iStock_000005787159XSmallIn Portrait of Promise: The California Statewide Plan to Promote Health and Mental Health Equity, the California Department of Public Health’s Office of Health Equity identifies and describes the socio-economic determinants of health that influence health status and proposes interventions for overcoming those challenges.

NAUH has long pointed to such challenges as one of the chief distinctions between private safety-net hospitals and the typical American hospital.

See the report here.

Report on Public Health and Health Care

The Institute of Medicine (IOM) has published a report summarizing its February workshop that explored the relationship between public health and health care.

According to the IOM, the workshop

iom_logo… was designed to discuss and describe the elements of successful collaboration between health care and public health organizations and professionals; reflect on the five principles of primary care–public health integration (which can be applied more broadly to the health care–public health relationship): shared goals, community engagement, aligned leadership, sustainability, and data and analysis; and explore the “elephants in the room” when public health and health care interact: what are the key challenges and obstacles and what are some potential solutions, including strengths both sides bring to the table. The workshop presentations reflected on collaboration in four contexts: payment reform, the Million Hearts initiative, hospital – public health collaboration, and asthma control.

Because of the nature of the communities they serve and the work they do, private safety-net hospitals are often important parts of public health efforts in cities across the country.

Find the IOM report Collaboration between Health Care and Public Health: Workshop Summary here.

30-Day Readmission Standard Flawed, Study Suggests

A new study raises the possibility that Medicare’s policy of penalizing hospitals that readmit patients within 30 days of their discharge may be flawed.

According to a new report in the Annals of Internal Medicine, risk factors for readmission often change within those 30 days.

In addition, patients with chronic medical problems are more likely to need readmission. Even the time of day of discharge appears to affect patients’ likelihood of readmission, with those discharged between 8 a.m. and 1:00 p.m. less likely to be readmitted.

The study also found that social determinants and insurance status also increase the likelihood of readmission within 30 days of discharge.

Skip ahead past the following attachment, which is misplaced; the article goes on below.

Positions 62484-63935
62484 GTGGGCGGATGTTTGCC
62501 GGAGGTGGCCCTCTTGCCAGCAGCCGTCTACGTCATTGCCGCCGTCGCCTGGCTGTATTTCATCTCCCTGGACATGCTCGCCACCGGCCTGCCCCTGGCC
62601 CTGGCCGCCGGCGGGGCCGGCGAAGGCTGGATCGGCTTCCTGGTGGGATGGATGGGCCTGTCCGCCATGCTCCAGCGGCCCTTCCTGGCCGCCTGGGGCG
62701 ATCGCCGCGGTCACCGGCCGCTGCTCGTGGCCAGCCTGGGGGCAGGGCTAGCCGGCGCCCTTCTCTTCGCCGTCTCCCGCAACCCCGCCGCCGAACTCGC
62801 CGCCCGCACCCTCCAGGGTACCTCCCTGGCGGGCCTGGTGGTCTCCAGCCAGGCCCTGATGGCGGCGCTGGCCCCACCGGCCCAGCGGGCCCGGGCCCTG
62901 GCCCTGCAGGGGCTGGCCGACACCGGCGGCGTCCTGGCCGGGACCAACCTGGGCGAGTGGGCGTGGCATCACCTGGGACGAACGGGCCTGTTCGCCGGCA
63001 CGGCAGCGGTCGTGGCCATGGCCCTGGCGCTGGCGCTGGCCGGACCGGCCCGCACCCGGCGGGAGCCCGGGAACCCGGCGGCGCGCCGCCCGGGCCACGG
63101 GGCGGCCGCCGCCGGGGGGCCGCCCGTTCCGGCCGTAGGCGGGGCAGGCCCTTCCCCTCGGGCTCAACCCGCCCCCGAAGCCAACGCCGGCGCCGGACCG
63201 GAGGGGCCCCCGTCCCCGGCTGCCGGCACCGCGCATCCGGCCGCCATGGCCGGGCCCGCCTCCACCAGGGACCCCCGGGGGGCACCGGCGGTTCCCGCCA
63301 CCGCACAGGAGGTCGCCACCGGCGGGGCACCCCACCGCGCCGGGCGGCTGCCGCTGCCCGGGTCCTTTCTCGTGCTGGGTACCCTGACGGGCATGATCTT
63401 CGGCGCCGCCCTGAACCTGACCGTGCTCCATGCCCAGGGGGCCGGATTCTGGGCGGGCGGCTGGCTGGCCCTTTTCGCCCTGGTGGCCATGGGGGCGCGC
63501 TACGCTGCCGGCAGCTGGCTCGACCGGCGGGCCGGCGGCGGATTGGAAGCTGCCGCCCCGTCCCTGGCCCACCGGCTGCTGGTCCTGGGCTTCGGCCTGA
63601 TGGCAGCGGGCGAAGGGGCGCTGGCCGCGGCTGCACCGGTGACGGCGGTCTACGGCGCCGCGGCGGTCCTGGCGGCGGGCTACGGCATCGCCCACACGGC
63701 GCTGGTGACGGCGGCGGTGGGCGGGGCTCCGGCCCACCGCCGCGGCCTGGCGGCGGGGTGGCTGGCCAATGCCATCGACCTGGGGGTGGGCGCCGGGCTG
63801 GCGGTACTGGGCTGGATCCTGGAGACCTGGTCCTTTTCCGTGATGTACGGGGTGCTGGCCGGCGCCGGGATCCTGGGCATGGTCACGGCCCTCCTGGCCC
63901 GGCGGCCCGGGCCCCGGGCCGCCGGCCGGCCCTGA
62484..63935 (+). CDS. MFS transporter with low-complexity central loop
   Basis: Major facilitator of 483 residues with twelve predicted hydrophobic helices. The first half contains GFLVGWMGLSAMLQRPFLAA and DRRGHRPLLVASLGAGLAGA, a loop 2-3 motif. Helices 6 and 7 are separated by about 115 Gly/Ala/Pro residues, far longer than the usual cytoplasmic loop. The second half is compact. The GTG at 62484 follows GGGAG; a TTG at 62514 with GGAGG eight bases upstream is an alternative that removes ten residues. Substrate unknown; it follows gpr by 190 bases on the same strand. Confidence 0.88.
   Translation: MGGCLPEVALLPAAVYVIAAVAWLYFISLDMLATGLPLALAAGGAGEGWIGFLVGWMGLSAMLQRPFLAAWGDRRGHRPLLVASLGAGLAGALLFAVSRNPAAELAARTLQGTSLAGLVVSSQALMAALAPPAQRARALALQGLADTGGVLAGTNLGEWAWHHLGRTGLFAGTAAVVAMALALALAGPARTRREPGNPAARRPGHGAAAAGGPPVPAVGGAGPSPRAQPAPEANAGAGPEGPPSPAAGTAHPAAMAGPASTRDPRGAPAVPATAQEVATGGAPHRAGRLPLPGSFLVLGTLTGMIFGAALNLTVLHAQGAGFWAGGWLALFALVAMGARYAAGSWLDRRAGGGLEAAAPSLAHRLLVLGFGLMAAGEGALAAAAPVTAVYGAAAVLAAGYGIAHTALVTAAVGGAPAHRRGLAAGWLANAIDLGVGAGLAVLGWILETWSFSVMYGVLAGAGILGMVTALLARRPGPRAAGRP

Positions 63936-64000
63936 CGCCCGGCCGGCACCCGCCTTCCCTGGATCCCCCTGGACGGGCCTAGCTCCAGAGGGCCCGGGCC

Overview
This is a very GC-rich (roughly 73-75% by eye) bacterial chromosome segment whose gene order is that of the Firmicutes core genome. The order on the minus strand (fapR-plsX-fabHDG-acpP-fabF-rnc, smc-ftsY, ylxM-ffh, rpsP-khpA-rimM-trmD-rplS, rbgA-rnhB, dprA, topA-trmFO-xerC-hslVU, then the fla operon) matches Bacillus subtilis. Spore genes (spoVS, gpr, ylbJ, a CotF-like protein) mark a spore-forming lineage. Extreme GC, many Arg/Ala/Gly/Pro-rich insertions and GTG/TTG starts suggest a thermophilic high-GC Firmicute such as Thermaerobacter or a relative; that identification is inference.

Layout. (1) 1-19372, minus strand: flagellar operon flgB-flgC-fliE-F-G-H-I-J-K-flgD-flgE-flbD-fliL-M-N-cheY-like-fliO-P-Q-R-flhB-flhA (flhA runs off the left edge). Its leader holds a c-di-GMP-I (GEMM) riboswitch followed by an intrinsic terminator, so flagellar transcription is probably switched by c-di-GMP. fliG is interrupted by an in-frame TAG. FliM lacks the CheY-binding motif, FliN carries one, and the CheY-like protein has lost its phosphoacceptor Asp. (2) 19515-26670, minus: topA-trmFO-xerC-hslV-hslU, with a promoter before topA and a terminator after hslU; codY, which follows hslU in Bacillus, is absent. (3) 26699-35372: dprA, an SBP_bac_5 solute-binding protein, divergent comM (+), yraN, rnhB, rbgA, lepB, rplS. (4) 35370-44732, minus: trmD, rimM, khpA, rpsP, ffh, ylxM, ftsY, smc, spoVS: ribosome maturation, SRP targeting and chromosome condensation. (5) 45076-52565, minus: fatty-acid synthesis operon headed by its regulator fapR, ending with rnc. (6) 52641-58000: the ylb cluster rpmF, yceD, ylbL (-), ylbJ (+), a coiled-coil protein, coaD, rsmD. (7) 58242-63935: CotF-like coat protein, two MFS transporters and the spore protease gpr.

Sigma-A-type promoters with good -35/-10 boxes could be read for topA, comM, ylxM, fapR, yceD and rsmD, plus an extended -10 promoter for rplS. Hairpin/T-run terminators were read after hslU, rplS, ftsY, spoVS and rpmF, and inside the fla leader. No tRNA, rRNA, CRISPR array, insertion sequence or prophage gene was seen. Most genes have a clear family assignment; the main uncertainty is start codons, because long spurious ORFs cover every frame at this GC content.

annals of internal medicineTogether, these and other findings appear to raise questions about the fairness of Medicare’s hospital readmissions reduction program.

These findings also mirror a growing body of research that suggests the program is inherently unfair to safety-net hospitals that serve large numbers of low-income patients who have had limited and sporadic access to medical care during their lives. NAUH has long pointed to the unfairness of this program and supported changes to improve it, most recently in a March letter to the House sponsors of H.R. 1343, the Establishing Beneficiary Equity in the Hospital Readmission Program Act, a bill that seeks to address those inequities.

To learn more, see this Fierce Healthcare report. Find the study “Differences Between Early and Late Readmissions Among Patients: A Cohort Study” here, on the web site of the Annals of Internal Medicine.

Looking at Payment and Delivery System Reform

Last fall the Robert Wood Johnson Foundation brought together grant recipients and national experts to talk about health care payment and delivery system reform design and implementation issues.

rwjfNow, the foundation has released a brief paper that addresses what the experts consider to be the three greatest challenges in the pursuit of such reform:

  • aligning alternative payments with clinician compensation
  • considering social determinants of health in payment reform models
  • repurposing hospital resources

The paper also takes a look at whether health care payments should be subject to risk adjustment to reflect the social and economic barriers to better health and care that some patients face. The National Association of Urban Hospitals (NAUH) has long advocated such risk adjustment in Medicare payments and has endorsed legislation to compel Medicare to introduce such a policy change, including the Establishing Beneficiary Equity in the House Readmissions Program Act of 2015, which was introduced in both the House and the Senate last month.